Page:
It is better to light a candle than to curse the darkness. – The Christophers
Yesterday I received a note from a good friend and client of many years. It started a discussion on how, over recent months, we have both been gravely troubled by the violence in the world, the disregard for human life and politicians using fear to appeal to the darkest side of humanity. I don’t know what’s worse: the terrorism, shootings, and how people treat each other, or the fact that we are getting used to it.
While advancing age is undoubtedly a factor in increasing one’s concern about the world, I think it is more than that. There is a call to action needed. We need to be vigilant to create positive messages, thoughts and behaviors wherever and however we can.
Here are five ways you can implement some caring in your workplace and the world around you:
- Show you care before you show you’re competent. There is a growing body of research that illustrates when we judge our leaders we are looking for two primary characteristics: 1) How competentthey are, and 2) How much they care. It’s human nature to try to emphasize our strengths, abilities, and credentials to demonstrate our competence. We feel compelled to show others that we are “up to the job,” by striving to present the most innovative ideas in meetings and being the first to tackle a challenge. But this approach ends up backfiring. Trustworthiness is the first thing people look for in others and in leaders. Those who project strength before establishing trust run the risk of eliciting fear, distance and disengagement. And the first step in gaining trust is showing you care. In times of uncertainty, people look to a leader who they believe has their back. Those are the people we trust. Those are the people we listen to. Before people decide what they think of the message, they decide what they think of the messenger.
- Don’t wait for the boss to give you recognition and appreciation. Instead, get busy givingrecognition and appreciation to everyone on your team. I am a believer in peer recognition programs. Instead of waiting for the manager to acknowledge good work, each employee is encouraged to recognize positive attributes, stories of overcoming life’s challenges, and contributions at work that make a positive difference. I know of companies where staff are encouraged to give out actual certificates that recognize specific achievements of their peers either privately or at employee recognition functions. Done respectfully and meaningfully, these methods of appreciating and acknowledging each other can go a long way.
- Say thank you. Gratitude has transformative power. Gratitude is the antidote to hatred, fear, and entitlement. Next time you see a police officer, take a moment and thank them for their work. Next time you see a tired cashier at the grocery store, take a moment and express your gratitude. Thank a colleague for their contribution on a recent project. It’s easy to be grateful when you get what you want. The real challenge is being grateful when you don’t get what you want. It’s not a good life that makes us grateful; it’s being grateful that makes a good life.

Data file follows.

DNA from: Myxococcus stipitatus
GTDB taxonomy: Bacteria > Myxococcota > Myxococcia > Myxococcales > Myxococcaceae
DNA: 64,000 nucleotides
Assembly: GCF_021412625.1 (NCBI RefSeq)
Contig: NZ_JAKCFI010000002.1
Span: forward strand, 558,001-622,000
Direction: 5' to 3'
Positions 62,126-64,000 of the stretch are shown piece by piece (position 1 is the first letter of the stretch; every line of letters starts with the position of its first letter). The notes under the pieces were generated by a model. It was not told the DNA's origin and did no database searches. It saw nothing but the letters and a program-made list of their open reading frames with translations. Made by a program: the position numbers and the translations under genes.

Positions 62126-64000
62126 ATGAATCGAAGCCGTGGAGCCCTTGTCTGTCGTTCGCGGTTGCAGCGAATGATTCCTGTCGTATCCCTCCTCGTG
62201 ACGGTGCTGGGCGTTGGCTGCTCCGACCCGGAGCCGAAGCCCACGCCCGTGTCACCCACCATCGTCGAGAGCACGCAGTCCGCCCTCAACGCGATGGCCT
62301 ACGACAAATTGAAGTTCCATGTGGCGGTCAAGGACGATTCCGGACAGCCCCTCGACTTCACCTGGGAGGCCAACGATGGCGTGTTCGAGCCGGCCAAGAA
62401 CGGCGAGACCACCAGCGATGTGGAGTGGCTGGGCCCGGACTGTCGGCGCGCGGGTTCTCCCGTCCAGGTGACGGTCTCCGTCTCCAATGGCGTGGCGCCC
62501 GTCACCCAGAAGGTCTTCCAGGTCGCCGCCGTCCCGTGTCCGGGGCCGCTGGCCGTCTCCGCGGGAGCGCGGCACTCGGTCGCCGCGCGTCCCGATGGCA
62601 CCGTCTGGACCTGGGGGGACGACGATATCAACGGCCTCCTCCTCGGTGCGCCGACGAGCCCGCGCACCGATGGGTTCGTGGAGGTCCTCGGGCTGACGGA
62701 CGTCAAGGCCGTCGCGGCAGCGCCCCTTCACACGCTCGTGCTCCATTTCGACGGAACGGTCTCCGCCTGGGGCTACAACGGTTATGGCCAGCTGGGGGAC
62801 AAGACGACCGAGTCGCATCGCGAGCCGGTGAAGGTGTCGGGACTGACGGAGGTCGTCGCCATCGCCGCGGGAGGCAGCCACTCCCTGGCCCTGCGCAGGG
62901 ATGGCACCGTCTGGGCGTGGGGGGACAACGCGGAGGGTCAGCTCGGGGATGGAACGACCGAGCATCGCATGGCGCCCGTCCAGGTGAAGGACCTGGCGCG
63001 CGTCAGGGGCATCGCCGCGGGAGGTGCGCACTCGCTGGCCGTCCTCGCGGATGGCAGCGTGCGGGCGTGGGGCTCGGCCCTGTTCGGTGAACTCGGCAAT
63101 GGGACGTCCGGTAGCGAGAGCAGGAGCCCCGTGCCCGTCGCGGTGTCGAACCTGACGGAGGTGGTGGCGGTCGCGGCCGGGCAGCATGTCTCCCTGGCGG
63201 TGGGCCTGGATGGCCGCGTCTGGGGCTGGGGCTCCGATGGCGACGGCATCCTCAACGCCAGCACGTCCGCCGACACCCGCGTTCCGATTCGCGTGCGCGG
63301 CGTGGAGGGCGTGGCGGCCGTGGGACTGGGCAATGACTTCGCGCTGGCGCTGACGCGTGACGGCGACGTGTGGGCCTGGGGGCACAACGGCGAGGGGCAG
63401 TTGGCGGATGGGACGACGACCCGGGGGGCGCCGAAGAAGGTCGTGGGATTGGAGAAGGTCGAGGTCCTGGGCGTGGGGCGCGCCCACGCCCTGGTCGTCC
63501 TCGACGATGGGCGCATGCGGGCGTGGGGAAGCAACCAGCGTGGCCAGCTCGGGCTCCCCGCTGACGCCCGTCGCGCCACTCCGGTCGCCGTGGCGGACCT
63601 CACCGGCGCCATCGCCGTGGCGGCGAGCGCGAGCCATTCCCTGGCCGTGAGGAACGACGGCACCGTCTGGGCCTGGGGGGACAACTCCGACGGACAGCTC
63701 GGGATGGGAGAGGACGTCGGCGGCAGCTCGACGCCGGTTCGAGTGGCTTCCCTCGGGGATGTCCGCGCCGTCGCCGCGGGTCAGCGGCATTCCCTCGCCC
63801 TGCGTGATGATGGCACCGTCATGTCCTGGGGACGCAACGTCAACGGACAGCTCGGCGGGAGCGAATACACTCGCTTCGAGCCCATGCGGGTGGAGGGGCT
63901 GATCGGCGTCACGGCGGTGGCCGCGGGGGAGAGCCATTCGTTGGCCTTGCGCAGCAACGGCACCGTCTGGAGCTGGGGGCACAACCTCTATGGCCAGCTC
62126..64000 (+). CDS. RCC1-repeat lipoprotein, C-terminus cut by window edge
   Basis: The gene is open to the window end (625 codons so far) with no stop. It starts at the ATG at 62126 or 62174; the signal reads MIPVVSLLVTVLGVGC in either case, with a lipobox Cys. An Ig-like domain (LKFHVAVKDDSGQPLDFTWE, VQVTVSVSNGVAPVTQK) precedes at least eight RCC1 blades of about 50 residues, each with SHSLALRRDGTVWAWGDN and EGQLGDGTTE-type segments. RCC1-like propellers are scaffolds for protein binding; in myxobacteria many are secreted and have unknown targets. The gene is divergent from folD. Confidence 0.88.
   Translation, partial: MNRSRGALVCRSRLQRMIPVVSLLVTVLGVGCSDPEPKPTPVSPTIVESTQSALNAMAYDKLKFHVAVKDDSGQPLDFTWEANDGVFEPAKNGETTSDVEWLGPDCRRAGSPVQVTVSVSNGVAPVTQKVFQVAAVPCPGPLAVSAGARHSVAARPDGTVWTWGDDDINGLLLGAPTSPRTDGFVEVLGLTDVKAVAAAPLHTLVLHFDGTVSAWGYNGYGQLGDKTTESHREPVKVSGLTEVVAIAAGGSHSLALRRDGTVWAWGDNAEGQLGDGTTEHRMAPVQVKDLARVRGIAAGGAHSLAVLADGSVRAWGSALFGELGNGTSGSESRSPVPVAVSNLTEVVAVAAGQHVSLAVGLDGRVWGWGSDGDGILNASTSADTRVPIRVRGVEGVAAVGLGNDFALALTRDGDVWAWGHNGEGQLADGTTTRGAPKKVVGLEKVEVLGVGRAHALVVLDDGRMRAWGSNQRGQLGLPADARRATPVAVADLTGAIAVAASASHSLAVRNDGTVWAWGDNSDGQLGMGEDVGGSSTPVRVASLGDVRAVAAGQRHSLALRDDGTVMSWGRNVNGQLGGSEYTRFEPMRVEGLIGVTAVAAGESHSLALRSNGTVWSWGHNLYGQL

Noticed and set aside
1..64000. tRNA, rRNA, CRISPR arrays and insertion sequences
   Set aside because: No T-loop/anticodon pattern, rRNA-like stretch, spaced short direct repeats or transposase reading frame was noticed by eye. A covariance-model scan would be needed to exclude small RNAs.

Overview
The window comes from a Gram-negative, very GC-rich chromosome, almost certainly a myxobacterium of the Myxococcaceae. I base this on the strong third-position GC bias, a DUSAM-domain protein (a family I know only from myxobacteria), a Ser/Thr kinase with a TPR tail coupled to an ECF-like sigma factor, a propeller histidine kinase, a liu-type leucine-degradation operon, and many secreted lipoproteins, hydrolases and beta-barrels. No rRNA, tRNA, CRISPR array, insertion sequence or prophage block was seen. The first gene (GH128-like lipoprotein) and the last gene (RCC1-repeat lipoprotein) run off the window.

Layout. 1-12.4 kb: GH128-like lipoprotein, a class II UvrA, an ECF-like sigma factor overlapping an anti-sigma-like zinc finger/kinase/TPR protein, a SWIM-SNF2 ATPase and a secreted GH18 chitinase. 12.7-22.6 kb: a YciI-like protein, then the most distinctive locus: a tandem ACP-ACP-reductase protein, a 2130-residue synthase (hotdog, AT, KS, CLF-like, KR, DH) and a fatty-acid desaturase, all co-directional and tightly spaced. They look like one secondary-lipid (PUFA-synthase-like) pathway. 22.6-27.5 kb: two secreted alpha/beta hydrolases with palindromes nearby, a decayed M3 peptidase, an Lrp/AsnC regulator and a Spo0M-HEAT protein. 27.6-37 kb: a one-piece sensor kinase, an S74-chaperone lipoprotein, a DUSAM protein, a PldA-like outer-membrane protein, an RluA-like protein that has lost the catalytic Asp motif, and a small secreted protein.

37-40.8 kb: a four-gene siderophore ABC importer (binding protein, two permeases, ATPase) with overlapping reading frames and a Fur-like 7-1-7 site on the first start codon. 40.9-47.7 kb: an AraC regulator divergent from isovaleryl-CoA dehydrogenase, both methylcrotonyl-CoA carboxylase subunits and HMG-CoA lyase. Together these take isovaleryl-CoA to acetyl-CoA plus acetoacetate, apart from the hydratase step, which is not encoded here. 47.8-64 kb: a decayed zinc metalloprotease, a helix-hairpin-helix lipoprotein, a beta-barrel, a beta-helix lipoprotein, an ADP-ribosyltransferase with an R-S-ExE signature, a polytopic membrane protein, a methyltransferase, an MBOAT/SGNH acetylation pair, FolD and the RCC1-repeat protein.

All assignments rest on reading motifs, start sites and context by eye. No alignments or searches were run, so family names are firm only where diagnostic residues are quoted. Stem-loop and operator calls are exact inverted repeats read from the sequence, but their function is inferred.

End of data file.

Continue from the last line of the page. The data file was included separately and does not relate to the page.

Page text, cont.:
- Apologize. To be human is to err. When you make a mistake and everyone knows it was a mistake, admit it, say you’re sorry, and tell the people who are impacted how you are going to remedy the situation. Having the humility to acknowledge when we are wrong and apologize for our errors is an indicator of strength, character, and integrity. Real leadership is impossible without a willingness to apologize and acknowledge when we make a mistake. It’s an act of caring to have the courage to take an honest look at ourselves, to take a truthful appraisal of the impact of our actions on others, and to have the willingness to make necessary changes.
- Create a circle of trust with your team. Whether your team is an executive team in a company, a project team in your division, a board of directors in a volunteer organization, or a family, a circle of trust is a helpful tool. It revolves around kindness and understanding of the other person’s challenges and situation. A circle of trust is a process for taking the time to understand all the relevant and salient issues leading up to any particular decision or action in the team. The circle of trust approach ensures that each person on the team gives their peers the full benefit of the doubt until they fully understand why a decision was made. Complaining or expressing off handed comments concerning any team member has a negative effect on the reputation and wellbeing of all team members. Openness, honesty, and sincere caring for each other restores a sense of dignity and compassion until each person on the team can understand the challenges of the other.
How people interact, care and recognize one another impacts our lives and our world in unimaginable ways. A little human touch makes a big difference. Each of us may only be able to impact a small piece of the world through positive behaviors and influence. But eventually, with enough of us making some effort, we well might make a difference. This world could use a helping hand from all of us.
Let’s all do our part to make the world around us just a little better. What are you doing to bring some light to this darkened world?